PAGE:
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Need Your Help
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  Nickname: Ciscooh
Posts: 175
Member Since: 12/07/99

Posted: 10/30/2008 6:30pm
Views:   1447
Replies: 3
  Need Your Help  
One of the organizations I ref for quite a bit has asked me to research information relative to some sort of parent conduct or behavior code that parents would read and sign.

So I come to you for your help. If anyone has such a form/letter or knows where one is available could you please provide me such information.

Thank You!

   
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  Nickname: ref47
Posts: 295
Member Since: 1/25/05

Posted: 10/31/2008 6:04am
Views:   1437
Replies: 0
  Re: Need Your Help  
from the us youth soccer site:

Referees, Coaches and Parents: Role Models for Life

REFEREES: What can they do to make the game of soccer better for the players?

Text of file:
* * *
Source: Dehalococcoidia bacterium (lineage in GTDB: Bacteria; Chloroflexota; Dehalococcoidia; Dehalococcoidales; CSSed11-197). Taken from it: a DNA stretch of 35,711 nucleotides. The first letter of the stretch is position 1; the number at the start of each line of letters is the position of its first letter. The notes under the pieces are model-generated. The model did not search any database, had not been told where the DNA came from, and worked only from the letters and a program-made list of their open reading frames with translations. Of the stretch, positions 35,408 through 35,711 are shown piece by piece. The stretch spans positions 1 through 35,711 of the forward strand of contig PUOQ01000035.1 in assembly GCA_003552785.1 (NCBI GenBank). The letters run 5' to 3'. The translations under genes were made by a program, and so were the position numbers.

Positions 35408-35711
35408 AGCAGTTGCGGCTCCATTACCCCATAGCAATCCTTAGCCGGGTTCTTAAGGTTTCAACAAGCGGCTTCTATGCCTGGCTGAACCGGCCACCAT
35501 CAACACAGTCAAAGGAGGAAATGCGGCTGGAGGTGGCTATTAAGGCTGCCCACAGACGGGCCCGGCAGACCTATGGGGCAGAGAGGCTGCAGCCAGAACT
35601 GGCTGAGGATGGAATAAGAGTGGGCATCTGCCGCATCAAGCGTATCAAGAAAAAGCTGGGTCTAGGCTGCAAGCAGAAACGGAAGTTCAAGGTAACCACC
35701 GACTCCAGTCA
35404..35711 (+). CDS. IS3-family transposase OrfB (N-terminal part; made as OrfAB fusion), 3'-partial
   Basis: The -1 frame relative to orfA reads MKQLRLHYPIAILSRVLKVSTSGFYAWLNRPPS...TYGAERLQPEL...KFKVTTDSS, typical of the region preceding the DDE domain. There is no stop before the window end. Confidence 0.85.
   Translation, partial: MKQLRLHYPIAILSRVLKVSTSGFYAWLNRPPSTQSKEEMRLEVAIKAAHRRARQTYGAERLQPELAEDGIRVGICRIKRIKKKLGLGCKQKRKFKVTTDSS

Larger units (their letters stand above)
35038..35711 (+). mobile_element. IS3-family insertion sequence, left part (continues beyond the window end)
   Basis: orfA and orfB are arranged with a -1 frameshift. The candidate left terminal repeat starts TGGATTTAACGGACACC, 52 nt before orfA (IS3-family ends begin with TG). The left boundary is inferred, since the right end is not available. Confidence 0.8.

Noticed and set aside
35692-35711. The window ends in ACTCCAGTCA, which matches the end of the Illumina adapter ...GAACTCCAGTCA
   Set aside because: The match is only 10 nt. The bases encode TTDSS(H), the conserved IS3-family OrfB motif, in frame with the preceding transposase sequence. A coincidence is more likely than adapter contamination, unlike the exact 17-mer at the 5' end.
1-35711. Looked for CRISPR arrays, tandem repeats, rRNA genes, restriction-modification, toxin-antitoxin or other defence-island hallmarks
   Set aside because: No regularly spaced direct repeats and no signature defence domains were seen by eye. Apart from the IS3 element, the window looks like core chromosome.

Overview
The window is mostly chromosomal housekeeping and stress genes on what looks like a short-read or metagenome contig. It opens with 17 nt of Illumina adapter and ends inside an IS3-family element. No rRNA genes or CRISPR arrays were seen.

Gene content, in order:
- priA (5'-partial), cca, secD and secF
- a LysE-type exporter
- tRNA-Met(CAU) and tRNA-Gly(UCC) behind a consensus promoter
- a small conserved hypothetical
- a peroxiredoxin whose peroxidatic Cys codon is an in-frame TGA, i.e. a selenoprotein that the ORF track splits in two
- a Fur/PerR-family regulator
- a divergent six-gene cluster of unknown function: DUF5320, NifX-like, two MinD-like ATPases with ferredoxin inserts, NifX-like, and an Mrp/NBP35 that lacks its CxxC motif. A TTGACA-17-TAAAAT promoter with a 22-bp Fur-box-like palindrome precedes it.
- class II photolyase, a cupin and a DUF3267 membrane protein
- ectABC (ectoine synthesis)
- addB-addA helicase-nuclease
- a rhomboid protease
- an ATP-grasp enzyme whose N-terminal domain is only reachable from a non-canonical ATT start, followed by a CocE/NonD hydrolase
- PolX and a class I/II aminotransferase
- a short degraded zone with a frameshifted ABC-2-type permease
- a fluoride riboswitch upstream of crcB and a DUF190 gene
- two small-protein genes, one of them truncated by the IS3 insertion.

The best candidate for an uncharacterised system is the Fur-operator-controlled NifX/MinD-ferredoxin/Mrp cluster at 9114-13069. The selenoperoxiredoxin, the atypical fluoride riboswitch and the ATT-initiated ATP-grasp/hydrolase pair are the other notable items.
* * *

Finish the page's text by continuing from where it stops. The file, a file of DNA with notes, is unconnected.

1.        Know the Law and the rules.
2.        Be professional; i.e. on time, in proper uniform, prepared, fit, etc.
3.        Study the game and the spirit of soccer.
4.        Attend meetings, clinics, and seminars.
5.        Show respect to players, coaches, parents and spectators.
6.        Explain rules, when needed.
7.        Help less experienced referees.
8.        Play the game to better understand it.
9.        Seek evaluation from coaches/players.
10.        Be assessed regularly.
11.        Smile and enjoy the game.
12.        Be firm, fair and honest.
13.        Be consistent.
14.        Accept only the number and level of assignments that can be done well.
15.        Be neutral.
16.        Know and use proper procedures.
17.        Always remain calm.
18.        Take each game seriously.
19.        Implement good management techniques
20.        Show courage and confidence; avoid arrogance.

COACHES: What can they do to make the game of soccer more enjoyable for the players and easier for the referee to manage?
1.        Take a course on the Laws.
2.        Be accepting of the referee's decisions.
3.        Remain calm.